Moreover, the degree of translational movement suitable for engaging the actuator arm 2201 can be considered the engagement distance and can generally be not greater than about 20% of the total length of the inner sleeve 1801. In other embodiments, the engagement distance is less, such as not greater than about 15%, such as not greater than about 10%, and even not greater than about 8%. Particular embodiments utilize an engagement distance of at least about 2%, or even at least about 4%. For example, the engagement distance can be within a range between about 3% and about 20%, and more particularly within a range between about 3% and about 10% of the total length of the inner sleeve 1801.

The foregoing has made reference to use of actuators and engagement of mechanical components for changing the state of the tool, particularly from a state in which the output shaft may not be rotated to a state wherein the output shaft can be rotated. Still, other embodiments can utilize a different type or different combination of components to achieve such results. For example, embodiments herein can include a tool that utilizes magnetic devices, electronic devices, and a combination thereof for operation of the tool. The magnetic devices described herein can be used in conjunction with any other devices (e.g., switches, actuators, etc.) previously described herein. Alternatively, the magnetic devices described herein can be used without the use of other such devices described in the other embodiments.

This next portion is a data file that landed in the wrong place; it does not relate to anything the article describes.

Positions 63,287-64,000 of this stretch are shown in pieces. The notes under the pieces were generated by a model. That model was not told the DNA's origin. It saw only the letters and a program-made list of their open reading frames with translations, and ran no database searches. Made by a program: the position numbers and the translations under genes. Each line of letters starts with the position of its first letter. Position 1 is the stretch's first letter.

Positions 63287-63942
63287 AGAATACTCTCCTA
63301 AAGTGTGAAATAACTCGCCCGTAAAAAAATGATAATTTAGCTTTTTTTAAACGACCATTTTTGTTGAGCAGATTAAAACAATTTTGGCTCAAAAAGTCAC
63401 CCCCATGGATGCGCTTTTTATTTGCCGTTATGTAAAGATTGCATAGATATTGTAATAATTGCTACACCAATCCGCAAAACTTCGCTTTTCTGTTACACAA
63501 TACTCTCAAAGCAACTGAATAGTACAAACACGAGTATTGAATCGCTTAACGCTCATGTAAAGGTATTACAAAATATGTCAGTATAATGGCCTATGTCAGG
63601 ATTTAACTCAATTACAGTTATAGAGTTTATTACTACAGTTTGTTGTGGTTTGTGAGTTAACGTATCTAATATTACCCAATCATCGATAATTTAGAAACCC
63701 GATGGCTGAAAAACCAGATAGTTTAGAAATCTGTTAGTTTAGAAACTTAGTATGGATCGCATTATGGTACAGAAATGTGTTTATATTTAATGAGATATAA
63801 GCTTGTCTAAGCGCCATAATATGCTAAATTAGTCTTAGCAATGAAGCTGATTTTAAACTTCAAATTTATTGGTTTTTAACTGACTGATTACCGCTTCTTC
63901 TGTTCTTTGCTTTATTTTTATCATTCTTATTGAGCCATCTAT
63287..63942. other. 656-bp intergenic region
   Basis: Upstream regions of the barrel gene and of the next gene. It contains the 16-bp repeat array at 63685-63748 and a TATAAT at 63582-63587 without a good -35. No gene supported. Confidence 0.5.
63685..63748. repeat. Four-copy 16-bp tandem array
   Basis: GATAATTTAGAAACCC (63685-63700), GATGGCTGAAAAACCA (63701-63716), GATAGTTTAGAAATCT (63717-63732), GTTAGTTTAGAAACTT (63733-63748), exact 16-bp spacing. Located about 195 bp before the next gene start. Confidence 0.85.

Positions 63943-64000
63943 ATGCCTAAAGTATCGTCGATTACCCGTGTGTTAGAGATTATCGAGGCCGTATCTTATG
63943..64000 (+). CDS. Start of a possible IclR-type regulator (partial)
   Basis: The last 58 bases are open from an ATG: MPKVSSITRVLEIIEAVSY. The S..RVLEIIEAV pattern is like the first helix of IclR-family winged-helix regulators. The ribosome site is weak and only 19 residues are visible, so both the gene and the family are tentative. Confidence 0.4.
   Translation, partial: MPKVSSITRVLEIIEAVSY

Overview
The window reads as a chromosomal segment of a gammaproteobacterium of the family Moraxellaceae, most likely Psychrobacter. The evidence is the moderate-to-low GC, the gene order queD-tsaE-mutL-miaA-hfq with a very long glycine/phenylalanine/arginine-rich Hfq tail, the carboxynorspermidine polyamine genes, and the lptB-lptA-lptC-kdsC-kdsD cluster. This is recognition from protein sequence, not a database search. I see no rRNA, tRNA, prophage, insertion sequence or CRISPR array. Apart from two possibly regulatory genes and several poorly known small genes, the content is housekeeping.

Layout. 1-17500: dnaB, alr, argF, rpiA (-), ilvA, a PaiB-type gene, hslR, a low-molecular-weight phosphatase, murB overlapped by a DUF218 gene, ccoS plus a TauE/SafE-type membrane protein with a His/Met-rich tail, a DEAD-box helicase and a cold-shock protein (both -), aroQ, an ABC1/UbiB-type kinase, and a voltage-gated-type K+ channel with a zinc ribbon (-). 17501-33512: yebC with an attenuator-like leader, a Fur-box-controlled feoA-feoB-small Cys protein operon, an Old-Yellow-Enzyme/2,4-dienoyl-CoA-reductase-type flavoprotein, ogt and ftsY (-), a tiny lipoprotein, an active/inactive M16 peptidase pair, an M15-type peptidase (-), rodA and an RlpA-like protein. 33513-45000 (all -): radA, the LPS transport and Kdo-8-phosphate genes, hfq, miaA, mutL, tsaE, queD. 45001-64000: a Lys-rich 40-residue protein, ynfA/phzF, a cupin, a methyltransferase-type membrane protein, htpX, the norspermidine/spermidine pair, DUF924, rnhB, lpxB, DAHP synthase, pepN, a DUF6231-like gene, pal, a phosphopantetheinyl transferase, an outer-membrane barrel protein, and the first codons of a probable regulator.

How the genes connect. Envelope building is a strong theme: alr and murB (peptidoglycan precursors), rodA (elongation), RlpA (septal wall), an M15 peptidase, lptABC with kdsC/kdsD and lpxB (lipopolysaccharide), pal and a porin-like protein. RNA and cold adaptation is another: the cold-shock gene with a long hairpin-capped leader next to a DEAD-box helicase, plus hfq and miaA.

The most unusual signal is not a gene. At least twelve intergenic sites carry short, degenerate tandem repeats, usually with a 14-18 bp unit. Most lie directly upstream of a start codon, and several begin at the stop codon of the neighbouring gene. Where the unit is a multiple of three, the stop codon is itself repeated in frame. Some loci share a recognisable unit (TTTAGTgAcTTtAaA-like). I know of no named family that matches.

FIG. 28 includes a cross-sectional illustration of a portion of a tool including a trigger according to an embodiment. As illustrated, the tool includes a trigger 3001 coupled to the housing 301 of the tool, and particularly connected at the handle 311 of the housing 301 in a manner as illustrated in FIGS. 8 and 15. The trigger 3001 can include a moveable trigger portion 3003 that is pivotably coupled to the housing 301 at a pivot point for rocker-type movement of the trigger by a user. Additionally, the trigger 3001 can include a biasing member 3005 for biasing the moveable trigger portion 3003 in a position as illustrated until the trigger 3001 is forcibly urged by a user to be moved in a direction 3020 as indicated.